AS and catastrophizing independently predicted the presence of headache pain. Since Drahovazal et al. studied adults, it may be that differences due to age and/or cognitive development are responsible for this divergence. It is also possible that our findings may be due to the non-clinical nature of the current sample since a recent investigation found stronger relationships among catastrophizing, pain, and pain behaviors in children with chronic pain, compared to non-clinical children (Vervoort et al., 2006
). However, the Drahovazal sample was also non-clinical. Alternatively, pain catastrophizing may be especially relevant to the experience of headaches rather than pain symptoms in general. Nevertheless, post-hoc analyses of headache group membership (headache pain - yes/no) (data not shown) in the present sample yielded similar results to that reported for overall pain.
The current results are consistent with Drahovazal et al.’s (2006) findings that global AS but not catastrophizing predicted both headache pain intensity and the number of accompanying physical symptoms (e.g., nausea; vomiting). Drahovazal et al.’s analysis of the AS subscales indicated that AS psychological concerns predicted headache intensity whereas AS physical concerns predicted the number of physical symptoms. Similarly, in the present sample, children with current pain problems reported elevated AS physical and AS psychological concerns relative to children without pain problems. The current findings support Drahovzal et al.’s conclusion that the AS construct appears to provide additional information in the prediction of pain experiences beyond that explained by catastrophizing alone.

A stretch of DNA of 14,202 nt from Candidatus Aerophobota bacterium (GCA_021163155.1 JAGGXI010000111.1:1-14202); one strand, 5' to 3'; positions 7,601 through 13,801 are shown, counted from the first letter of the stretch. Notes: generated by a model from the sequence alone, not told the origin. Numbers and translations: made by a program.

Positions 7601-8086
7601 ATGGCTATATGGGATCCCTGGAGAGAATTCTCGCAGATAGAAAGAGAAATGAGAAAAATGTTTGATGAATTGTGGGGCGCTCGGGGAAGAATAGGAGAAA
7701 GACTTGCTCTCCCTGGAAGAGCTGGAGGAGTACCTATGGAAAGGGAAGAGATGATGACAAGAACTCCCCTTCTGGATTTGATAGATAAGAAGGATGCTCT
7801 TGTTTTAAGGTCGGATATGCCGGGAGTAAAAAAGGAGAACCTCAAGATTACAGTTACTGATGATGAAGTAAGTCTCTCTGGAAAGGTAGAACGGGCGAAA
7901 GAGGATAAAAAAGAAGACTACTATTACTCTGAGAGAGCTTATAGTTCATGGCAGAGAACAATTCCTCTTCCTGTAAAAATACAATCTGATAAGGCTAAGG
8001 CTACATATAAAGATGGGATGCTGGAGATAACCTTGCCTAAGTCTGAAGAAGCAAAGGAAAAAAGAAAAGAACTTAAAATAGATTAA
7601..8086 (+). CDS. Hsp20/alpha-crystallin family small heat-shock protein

In the present study, both AS and catastrophizing were associated with somatization in multivariate analyses. It should be noted however, that global AS accounted for more than twice the incremental variance in somatization (11%) compared to catastrophizing (5%). The current results agree with prior work in a younger sample of non-clinical children aged 8-13 years (M
= 10.6) which found that somatization was associated with the frequency of pain symptoms and with AS (Muris et al., 2004
). This earlier study did not examine the AS dimensions nor pain catastrophizing. The current analysis indicated that AS psychological, AS unsteady concerns and catastrophizing were all significantly associated with somatization; each construct accounted for roughly the same amount of variance (4%, 5%, and 6% respectively) (see ).